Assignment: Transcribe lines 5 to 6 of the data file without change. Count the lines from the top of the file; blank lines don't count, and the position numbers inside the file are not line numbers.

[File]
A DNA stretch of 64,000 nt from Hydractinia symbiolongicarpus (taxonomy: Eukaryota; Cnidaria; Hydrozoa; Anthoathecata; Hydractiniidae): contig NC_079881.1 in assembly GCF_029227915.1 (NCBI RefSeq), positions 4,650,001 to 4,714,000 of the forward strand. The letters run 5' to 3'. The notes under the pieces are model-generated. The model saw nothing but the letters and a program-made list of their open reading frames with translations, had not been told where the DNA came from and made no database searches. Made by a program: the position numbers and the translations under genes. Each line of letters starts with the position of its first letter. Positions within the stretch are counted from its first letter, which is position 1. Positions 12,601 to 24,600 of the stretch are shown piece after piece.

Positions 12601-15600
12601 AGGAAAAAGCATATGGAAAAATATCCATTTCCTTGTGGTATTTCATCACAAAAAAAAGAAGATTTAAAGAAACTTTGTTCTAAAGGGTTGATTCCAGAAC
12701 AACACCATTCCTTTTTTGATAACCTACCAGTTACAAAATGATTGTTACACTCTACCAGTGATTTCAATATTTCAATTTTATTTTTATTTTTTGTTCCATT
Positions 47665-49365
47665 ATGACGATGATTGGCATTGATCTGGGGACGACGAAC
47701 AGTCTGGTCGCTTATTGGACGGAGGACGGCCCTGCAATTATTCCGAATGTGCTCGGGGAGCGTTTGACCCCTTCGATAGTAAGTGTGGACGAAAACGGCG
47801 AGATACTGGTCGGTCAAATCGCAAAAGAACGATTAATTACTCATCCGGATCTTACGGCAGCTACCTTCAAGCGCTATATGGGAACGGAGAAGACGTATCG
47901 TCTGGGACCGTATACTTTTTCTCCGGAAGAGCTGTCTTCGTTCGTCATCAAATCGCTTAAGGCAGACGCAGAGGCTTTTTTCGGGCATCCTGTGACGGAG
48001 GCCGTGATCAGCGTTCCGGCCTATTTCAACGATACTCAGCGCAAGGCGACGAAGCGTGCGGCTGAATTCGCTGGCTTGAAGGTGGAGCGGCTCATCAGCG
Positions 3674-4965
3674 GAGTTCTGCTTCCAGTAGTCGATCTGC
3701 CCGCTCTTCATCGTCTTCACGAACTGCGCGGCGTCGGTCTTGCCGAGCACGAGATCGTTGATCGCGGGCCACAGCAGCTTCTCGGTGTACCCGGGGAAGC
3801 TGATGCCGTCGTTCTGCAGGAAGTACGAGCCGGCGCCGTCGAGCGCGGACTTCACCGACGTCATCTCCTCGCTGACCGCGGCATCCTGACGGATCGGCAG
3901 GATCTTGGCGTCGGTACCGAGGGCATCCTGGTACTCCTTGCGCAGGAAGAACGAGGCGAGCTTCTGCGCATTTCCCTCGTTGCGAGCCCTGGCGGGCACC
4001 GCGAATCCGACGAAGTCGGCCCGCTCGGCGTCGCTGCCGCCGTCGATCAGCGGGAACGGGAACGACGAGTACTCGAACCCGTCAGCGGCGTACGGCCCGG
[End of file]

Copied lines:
Positions 47665-49365
47665 ATGACGATGATTGGCATTGATCTGGGGACGACGAAC